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Lars Dyrendom

Lars Dyrendom

Under the Magnifying Glass of Photography - Lars Dyrendom


Interviewed by Ana Gabelaia



Tell us about your first introduction to photography. How did you end up choosing this medium? 

I was intrigued by photography late in life, I was 21-22 years old the first time I photographed myself. I had been doing a number of educations and been in the military and not experienced that it creates quality of life. At the same time, I saw my parents focused a lot on getting material wealth and often for borrowed money. As I decided early on that it was another factor that should be important in my life.

The first time I photographed to investigate something was in connection with a large demonstration that I helped to arrange. The camera gave me the opportunity to both participate, but at the same time keep a distance and try to understand the actual experience of the demonstration. It was an incredibly powerful experience for me.


There are a number of books in your portfolio. I would say it’s another medium you use, combining artistic and curatorial work in one — gathering the works by other artists, archival material, collaborating with children, etc… Please tell us about your relationship with the printed media. 

I am dyslexic and come from a home with very few books, where literature was not particularly valued. But  approximately at the age of 10 I started borrowing audiobooks from the library, which opened up a whole new world for me. Here the book became something very special, and I decided very early in my life that the book was something very important. I am also a big collector of photo books.

Working with books is completely different from an exhibition. With an exhibition, one often has to write a lot of applications before it can be realized as a show, and it often takes several years. Where the book has another directness to it, here one does not need permission or someone who thinks one is skilled and one comes a long way with a copier and a stapler. The zine I created last year called ‘Polar Bear’ is made on a copy machine and I have been given a lot of attention on  it.  What is also exciting is that the images influence each other and the narrative is sharper in the selection. At the same time, the book invites a completely different way of collaborating, both in the form of contributions or giving its opinion, or writing a text. I have also been lucky that the first book I worked with was with very talented people, and that the book was nominated for a photo book prize in Sweden. When I work with children's books, it is with children, where it is about taking part in their thoughts and ideas and translating it into a collective narrative. In a way, allow children to write books for children.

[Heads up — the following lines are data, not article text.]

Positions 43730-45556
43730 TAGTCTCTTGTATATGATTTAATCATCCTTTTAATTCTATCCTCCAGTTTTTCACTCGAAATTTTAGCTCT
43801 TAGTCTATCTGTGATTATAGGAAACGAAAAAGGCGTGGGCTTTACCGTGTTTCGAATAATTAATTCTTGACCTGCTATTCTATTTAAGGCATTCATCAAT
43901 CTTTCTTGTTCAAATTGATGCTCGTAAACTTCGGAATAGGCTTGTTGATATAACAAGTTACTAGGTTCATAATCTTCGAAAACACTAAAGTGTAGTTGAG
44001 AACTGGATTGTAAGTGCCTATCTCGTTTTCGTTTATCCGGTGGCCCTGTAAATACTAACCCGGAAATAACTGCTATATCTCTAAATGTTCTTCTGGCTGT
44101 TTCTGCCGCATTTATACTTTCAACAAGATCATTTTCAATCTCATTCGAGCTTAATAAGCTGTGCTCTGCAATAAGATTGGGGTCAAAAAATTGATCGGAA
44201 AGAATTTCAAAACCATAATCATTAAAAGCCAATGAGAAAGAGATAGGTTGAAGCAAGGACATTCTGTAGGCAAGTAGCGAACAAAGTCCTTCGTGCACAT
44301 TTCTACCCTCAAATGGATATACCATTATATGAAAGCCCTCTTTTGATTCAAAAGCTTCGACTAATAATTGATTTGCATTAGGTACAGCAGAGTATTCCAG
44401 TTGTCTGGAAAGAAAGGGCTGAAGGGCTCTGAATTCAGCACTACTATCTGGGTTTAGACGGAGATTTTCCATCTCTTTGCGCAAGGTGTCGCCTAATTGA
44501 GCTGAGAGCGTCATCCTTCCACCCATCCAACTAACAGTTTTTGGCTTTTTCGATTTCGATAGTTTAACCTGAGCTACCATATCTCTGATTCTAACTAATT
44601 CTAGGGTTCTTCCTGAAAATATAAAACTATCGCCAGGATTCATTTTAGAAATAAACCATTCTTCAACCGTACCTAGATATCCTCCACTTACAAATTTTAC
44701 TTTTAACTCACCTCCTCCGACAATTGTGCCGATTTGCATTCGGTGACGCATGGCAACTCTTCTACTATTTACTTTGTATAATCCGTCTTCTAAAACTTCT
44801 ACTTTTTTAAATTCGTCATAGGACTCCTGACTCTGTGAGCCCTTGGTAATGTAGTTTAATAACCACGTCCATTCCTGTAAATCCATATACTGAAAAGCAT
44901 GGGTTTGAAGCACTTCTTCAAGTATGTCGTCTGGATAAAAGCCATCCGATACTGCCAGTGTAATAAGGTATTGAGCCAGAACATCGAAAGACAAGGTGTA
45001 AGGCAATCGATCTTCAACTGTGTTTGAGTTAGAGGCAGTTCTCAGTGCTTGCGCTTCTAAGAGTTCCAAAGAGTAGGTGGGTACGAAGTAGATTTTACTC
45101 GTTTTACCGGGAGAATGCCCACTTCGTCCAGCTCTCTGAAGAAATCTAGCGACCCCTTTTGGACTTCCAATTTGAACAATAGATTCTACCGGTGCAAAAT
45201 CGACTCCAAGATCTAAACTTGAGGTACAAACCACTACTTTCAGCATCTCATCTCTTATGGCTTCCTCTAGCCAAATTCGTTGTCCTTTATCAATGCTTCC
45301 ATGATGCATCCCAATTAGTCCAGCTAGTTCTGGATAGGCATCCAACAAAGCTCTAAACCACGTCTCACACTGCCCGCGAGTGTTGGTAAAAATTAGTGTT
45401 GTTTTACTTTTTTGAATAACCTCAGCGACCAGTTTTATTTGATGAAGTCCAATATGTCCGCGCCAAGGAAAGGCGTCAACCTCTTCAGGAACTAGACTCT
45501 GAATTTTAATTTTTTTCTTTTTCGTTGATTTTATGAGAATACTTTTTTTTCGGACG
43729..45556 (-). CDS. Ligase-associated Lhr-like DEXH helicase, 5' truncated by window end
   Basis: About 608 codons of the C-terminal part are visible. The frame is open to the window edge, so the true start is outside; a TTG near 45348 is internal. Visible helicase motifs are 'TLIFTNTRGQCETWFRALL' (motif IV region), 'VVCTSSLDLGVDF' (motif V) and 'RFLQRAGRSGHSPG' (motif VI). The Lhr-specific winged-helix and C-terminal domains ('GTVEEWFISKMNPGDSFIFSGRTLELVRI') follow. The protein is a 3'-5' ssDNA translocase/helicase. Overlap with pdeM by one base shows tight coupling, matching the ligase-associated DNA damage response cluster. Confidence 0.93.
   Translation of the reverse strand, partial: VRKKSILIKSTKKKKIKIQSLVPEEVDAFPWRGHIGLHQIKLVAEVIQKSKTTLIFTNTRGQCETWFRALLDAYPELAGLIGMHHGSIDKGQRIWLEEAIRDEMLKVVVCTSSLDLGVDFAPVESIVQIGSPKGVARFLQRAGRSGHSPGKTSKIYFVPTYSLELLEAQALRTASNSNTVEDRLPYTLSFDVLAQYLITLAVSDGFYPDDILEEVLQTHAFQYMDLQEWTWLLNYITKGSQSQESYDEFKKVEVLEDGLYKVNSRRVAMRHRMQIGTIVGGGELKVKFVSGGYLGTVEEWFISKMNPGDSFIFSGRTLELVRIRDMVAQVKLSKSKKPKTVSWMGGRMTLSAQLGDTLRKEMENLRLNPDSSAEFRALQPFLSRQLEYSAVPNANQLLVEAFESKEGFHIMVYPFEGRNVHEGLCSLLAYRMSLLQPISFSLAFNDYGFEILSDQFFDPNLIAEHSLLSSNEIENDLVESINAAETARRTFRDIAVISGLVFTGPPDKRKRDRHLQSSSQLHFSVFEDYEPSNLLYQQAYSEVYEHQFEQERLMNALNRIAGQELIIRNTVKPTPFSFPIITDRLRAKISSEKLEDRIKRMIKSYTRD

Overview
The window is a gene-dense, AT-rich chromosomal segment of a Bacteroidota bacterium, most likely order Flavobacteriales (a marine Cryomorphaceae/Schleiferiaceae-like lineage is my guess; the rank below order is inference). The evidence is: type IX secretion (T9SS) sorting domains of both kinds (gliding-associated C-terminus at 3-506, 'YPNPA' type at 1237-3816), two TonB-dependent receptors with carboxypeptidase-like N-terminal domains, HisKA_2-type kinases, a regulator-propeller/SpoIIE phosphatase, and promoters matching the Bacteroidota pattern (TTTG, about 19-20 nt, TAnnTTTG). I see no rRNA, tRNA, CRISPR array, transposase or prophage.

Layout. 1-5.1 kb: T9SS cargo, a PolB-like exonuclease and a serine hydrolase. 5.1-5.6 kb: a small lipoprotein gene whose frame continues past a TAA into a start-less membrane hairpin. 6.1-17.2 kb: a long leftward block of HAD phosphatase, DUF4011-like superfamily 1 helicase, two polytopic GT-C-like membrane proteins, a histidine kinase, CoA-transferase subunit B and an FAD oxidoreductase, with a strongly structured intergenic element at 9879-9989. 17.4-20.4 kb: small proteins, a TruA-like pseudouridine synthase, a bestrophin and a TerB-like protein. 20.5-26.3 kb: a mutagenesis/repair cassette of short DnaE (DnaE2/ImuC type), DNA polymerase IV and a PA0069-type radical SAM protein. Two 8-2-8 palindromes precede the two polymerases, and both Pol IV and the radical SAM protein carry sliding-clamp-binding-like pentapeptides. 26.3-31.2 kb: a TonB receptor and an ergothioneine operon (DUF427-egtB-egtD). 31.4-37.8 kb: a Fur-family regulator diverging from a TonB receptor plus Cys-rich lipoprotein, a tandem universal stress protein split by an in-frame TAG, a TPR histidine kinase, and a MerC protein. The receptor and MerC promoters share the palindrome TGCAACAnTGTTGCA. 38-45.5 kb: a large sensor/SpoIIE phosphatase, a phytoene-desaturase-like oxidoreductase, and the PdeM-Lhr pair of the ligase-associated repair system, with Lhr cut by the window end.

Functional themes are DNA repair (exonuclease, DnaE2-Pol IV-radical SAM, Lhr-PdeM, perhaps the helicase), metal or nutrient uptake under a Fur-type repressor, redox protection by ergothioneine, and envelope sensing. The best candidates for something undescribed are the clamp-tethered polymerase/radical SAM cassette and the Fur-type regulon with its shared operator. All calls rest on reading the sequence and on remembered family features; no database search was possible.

Frölundas modige monstrer. Picture from a childrens’ book. Lars Dyrendom

Ronja asked for my camera, when she saw the photographs. Lars Dyrendom. 2015





Polar bear. Zine. Lars Dyrendom. 2020






I’ve read in one of your statements that dialogue is an important part of your works, and it became clear to me as well when I went through your projects. In some of them the dialogue happens  between different people, sometimes it’s places or different periods of time. Do tell us more about this matter. 

At the art school, it was all about Me Me Me…

After art school, I went to a culture project manager education. Here the focus was on ‘us’!  What we want, what we can, what we think is important. And that's something I've taken into my own process, everything gets better when people work together. But it is also a method for myself to continue to be curious, to allow me to ask questions and enjoy the knowledge that so many people contain. The same goes with archive materials — I can allow myself to first and foremost be curious and see the pictures, and then try to understand what they are about and how one can highlight the relevance of content.




American Sights. Lars Dyrendom. 2019


In some of your works the presentation, where and how the works are exhibited, becomes the major part of the work. e.g. ‘Looking out — looking back’ or the current project you’re working on — ‘GL/DK’. Is the way of presentation part of the project from the beginning, or does it appear in the working process?